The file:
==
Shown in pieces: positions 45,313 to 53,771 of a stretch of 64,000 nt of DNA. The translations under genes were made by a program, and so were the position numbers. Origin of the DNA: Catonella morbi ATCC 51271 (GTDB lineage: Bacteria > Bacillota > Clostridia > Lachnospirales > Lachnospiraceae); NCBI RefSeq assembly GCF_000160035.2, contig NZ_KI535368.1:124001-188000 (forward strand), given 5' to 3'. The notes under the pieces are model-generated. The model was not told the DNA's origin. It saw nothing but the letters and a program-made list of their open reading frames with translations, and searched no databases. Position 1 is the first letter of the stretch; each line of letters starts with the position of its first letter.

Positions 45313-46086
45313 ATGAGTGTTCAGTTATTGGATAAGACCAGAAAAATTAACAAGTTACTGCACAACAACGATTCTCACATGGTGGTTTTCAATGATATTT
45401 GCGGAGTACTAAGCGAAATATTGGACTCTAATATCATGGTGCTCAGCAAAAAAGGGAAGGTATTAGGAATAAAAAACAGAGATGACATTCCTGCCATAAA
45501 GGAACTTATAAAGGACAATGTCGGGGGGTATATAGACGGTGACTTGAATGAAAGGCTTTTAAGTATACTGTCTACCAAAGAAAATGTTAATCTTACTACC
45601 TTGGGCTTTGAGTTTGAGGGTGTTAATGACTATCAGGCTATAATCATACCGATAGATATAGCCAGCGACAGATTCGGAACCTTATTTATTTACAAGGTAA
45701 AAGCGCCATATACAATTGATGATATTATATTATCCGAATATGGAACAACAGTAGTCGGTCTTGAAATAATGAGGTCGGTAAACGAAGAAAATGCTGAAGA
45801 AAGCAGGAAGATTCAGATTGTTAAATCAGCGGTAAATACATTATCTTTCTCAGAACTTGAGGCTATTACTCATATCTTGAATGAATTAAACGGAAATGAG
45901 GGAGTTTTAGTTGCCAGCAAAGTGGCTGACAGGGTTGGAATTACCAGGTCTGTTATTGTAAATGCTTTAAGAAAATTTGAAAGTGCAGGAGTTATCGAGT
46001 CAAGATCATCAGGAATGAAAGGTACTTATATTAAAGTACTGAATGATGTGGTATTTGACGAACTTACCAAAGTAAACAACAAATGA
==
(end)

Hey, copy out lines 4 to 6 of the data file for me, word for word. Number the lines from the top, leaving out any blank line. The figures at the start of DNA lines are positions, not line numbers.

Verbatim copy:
45401 GCGGAGTACTAAGCGAAATATTGGACTCTAATATCATGGTGCTCAGCAAAAAAGGGAAGGTATTAGGAATAAAAAACAGAGATGACATTCCTGCCATAAA
45501 GGAACTTATAAAGGACAATGTCGGGGGGTATATAGACGGTGACTTGAATGAAAGGCTTTTAAGTATACTGTCTACCAAAGAAAATGTTAATCTTACTACC
45601 TTGGGCTTTGAGTTTGAGGGTGTTAATGACTATCAGGCTATAATCATACCGATAGATATAGCCAGCGACAGATTCGGAACCTTATTTATTTACAAGGTAA